I share your sentiments completely. And I’m from Melbourne, the city where the winter wind never stops blowing. And yes, it’s always colder down here. Just take a look at the daily weather report. But I agree that winter produce offer its comforts at times like these, and it enabled me to strike a compromise with Mr. Winter. Speaking of comfort food, I almost forgot that I have a batch of spicy, sticky, warm gingerbread cake waiting for me. Here’s to celebrating winter!!

  8. linda said,

    August 27, 2008 @ 10:31 pm

    I love tangerines and the combination with rice pudding must be very good!
    Thanks for the ras el hanout recipe. btw are you sure that 1 tbs of the pods is 3 ts of ground cardamom? 1 tbs equals 3 ts and the cardamom seeds are pretty small if I remember correctly but it has been a long time since I used the pods. Or does the bulk of the pods equal the fact that the powder is bulkier than the seeds? Hope you still follow πŸ˜‰

  9. Alexa said,

    August 28, 2008 @ 12:43 am

    I love middle eastern spices and the combination of the pudding, tangerines and spices must be delightful. This is a very creative way to use this spice mix. Take care and stay warm!

  10. cakebrain said,

    August 28, 2008 @ 1:02 am

    Wow! what a fabulous combination! it looks so good!

  11. Zita said,

    August 28, 2008 @ 7:15 am

    Mmm… I hate winter, love snow though..and of course love rast’l hanout… never try it on mandarin… soon I hope to πŸ™‚

  12. Helen said,

    August 28, 2008 @ 7:56 am

    I love this. I love this and I haven’t even tried it yet. The combo of mandarins and ras el hanout is genius and I can’t wait to try it. It sounds so comforting and warming, just as you say.

  13. Chris said,

    August 28, 2008 @ 8:09 am

    Wow… the presentation of that is stunning. I have to admit, I’d have never thought of the ras el hanout and mandarin combination, but it sounds very comforting… Quick question, are the snowflakes edible? I’m wondering which type of rice paper you’re using…?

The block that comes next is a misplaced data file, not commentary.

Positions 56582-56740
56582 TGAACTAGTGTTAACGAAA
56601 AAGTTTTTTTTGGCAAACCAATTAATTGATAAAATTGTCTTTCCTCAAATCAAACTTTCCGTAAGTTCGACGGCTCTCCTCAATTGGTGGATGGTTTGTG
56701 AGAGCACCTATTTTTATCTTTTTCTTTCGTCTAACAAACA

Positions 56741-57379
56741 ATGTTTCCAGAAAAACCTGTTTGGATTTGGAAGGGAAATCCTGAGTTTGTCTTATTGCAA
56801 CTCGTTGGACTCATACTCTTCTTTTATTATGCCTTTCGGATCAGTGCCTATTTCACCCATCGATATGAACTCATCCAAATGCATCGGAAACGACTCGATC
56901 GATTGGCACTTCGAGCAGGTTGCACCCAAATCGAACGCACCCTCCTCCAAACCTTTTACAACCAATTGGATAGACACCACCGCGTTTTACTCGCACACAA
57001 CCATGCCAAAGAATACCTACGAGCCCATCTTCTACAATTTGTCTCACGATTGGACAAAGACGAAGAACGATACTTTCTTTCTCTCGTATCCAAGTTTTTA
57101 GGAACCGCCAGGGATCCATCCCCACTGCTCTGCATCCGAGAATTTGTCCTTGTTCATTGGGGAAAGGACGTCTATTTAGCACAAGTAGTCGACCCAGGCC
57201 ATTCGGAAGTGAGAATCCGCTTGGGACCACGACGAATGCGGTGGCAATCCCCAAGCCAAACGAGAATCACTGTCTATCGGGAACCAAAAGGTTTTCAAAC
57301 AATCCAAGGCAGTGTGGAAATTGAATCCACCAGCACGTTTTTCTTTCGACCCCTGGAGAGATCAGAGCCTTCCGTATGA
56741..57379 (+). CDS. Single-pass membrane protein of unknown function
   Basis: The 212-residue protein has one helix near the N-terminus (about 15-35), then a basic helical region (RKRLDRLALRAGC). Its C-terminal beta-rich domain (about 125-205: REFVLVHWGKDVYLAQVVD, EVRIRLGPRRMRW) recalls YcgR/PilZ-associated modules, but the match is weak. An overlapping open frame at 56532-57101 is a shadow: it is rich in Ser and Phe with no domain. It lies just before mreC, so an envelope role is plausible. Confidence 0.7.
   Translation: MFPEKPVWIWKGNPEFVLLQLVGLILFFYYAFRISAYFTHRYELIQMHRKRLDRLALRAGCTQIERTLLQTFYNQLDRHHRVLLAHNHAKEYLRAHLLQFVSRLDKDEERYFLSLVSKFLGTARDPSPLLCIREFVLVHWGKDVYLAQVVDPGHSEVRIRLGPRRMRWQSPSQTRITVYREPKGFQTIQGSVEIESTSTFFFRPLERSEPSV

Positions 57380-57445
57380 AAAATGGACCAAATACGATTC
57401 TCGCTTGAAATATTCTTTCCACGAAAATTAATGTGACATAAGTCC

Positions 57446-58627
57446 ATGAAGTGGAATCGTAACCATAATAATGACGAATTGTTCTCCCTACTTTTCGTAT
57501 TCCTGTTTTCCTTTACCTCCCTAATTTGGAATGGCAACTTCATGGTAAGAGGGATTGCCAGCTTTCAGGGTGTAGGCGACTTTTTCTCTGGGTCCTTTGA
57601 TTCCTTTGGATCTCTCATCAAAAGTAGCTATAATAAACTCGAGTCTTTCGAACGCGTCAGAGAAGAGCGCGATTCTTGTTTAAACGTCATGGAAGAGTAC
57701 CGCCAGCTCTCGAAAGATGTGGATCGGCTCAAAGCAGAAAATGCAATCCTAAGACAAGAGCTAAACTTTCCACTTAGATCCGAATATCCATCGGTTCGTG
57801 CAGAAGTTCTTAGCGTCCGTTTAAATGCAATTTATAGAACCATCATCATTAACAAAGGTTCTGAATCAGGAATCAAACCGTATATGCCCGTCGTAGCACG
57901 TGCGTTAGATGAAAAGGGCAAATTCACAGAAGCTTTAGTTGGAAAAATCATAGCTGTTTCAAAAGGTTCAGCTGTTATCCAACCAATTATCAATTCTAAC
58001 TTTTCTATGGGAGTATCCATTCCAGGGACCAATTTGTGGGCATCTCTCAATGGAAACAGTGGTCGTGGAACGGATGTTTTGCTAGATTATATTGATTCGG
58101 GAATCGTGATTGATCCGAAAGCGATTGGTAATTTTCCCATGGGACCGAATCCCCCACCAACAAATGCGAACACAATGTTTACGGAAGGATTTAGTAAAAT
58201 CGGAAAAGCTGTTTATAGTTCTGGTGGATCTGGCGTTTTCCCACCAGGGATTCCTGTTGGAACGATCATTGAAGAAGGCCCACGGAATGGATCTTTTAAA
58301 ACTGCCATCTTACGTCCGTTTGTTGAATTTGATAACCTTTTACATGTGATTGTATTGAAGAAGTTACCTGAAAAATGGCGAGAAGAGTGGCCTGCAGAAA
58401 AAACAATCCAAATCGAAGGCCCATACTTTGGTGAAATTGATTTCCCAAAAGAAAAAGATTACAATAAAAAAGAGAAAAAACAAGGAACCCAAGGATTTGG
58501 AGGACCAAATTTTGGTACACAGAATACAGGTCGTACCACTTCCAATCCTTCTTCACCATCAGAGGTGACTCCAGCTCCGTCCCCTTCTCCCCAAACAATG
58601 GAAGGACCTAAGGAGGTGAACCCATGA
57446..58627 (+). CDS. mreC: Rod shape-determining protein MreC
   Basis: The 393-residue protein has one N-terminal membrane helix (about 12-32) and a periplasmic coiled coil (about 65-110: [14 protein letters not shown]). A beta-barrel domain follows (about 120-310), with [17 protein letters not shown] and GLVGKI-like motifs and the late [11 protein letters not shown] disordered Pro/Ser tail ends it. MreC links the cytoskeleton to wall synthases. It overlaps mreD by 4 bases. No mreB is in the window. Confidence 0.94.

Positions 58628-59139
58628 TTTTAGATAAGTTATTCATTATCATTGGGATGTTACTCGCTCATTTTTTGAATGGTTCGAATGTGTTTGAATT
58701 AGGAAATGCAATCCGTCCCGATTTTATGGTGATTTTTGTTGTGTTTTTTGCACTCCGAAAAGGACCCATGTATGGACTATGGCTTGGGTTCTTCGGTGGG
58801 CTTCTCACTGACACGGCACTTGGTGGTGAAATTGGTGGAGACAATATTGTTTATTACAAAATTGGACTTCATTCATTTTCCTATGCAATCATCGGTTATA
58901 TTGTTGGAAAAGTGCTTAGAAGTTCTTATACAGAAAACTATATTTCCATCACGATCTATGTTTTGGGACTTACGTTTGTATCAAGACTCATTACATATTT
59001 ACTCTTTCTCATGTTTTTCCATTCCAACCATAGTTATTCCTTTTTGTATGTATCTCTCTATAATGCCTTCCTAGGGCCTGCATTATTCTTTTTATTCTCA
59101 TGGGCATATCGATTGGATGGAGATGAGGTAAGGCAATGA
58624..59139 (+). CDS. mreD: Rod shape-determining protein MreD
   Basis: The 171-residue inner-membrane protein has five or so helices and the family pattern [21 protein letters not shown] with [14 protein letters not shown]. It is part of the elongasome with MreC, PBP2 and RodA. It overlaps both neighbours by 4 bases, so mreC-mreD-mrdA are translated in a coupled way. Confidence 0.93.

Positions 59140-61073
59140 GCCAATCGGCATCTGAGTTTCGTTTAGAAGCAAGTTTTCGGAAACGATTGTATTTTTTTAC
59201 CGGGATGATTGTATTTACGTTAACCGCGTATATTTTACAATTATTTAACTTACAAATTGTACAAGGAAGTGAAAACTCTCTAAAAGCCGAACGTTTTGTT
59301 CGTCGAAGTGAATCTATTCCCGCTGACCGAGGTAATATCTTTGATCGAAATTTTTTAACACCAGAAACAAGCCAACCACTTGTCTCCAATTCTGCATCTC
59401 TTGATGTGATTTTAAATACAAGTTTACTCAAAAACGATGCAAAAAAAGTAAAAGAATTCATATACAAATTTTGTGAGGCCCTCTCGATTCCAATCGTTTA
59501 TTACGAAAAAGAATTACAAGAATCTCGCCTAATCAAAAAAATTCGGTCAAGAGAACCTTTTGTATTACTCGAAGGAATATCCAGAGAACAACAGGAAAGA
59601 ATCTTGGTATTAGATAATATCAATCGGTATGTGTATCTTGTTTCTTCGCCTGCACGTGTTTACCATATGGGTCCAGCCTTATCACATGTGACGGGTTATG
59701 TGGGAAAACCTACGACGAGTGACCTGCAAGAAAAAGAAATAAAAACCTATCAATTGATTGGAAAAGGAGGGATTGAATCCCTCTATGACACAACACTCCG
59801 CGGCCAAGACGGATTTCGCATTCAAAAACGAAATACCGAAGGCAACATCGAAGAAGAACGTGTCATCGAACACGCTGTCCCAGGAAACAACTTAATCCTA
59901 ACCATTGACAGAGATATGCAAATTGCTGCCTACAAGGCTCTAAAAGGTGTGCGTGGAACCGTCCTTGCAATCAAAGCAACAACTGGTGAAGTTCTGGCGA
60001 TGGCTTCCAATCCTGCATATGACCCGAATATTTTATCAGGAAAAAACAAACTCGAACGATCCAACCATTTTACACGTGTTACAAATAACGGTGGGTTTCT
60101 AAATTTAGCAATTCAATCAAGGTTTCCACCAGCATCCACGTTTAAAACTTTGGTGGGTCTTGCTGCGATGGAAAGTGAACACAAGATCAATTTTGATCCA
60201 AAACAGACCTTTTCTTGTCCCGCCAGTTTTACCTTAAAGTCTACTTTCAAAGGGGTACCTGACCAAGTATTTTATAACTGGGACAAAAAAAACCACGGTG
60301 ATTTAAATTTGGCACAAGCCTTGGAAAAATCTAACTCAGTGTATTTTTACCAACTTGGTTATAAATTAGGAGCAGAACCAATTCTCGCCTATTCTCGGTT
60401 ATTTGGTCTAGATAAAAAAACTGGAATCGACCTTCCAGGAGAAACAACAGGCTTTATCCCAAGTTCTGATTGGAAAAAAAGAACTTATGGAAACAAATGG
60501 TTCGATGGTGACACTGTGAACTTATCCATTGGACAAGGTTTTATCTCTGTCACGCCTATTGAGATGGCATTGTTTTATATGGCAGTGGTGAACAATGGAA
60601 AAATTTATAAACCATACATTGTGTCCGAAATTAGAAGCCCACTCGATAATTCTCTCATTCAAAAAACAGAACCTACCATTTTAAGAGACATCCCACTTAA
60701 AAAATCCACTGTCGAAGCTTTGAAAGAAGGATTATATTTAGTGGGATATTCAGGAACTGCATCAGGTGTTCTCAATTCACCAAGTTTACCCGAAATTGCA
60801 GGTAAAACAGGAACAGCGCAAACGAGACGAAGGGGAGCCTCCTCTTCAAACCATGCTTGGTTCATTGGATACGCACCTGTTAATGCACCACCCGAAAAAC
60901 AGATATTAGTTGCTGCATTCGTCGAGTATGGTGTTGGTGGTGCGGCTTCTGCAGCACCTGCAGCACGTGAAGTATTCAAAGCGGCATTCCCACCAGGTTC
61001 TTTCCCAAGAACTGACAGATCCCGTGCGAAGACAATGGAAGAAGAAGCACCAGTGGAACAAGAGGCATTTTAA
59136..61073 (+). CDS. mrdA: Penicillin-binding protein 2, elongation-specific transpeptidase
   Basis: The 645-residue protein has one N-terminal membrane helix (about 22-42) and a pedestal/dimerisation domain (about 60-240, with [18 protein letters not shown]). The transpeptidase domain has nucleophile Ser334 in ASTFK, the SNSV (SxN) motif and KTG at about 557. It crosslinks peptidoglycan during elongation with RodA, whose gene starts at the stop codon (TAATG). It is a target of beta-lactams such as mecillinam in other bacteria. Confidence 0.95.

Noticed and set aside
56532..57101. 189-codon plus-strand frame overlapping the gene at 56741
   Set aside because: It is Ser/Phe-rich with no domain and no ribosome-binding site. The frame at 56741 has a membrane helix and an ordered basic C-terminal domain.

14. Y said,

    August 28, 2008 @ 8:18 am

    Linda: hehehe.. good question, but I’m afraid I can’t vouch for the conversion as it’s just the guideline provided in the cookbook. For the record, I used the former as my measurement, because I only had whole spices, not ground-up ones.

    Hi Chris, yes the snowflakes are edible. Everything on there is edible, actually (bar the glass and the plate!). I’m not sure how many types of rice paper there are out there, so I’d have to say that I used… um.. normal rice paper? The kind found on nougats and panfortes, if that helps at all.

  15. the caked crusader said,

    August 28, 2008 @ 4:56 pm

    It seems funny to hear you talk about winter when we’re in the middle of (an admittedly rubbish) summer!
    Beautiful presentation

  16. Tartelette said,

    August 28, 2008 @ 5:04 pm

    Love the rice paper snowflakes! Brilliant!! Can’t wait for the colder days to make rice pudding! Love the addition of the Ras-El-Hanout with it!

  17. grace said,

    August 28, 2008 @ 7:19 pm

    never snows? bummer! i like at least a little snow every now and then.
    meanwhile, that’s the fanciest and most delicious rice pudding i’ve ever seen. nicely done. πŸ™‚

  18. Manggy said,

    August 29, 2008 @ 2:11 am

    Hee, I thought I’d entered a time-space warp πŸ™‚ Your winter is pretty unique in that you face a different set of produce, but how lovely that you get to experience fresh fruit flavors all year long! (Well, I live in a tropical country, so we’re equally blessed, lol.) I love the presentation of your triple mandarin dessert!

    I think I broke my pudding consumption meter a few years ago. Groaaaan.

  19. Vera said,

    August 29, 2008 @ 2:43 pm

    Y, what a wonderful twist on the rice pudding! Love every single component!

  20. Zoë François said,

    August 29, 2008 @ 10:25 pm

    What an incredible garnish you’ve created! The rice pudding reminds me that our seasons are about to change as well. School starts, the stone fruits are gone and the apples are on their way. I’m finally ready!

  21. Sophie said,

    September 3, 2008 @ 7:16 am

    I love the exotic flair of this dessert…and I can’t tell you how much I LOVE winter…and Christmas! I start my countdown right around Halloween! πŸ™‚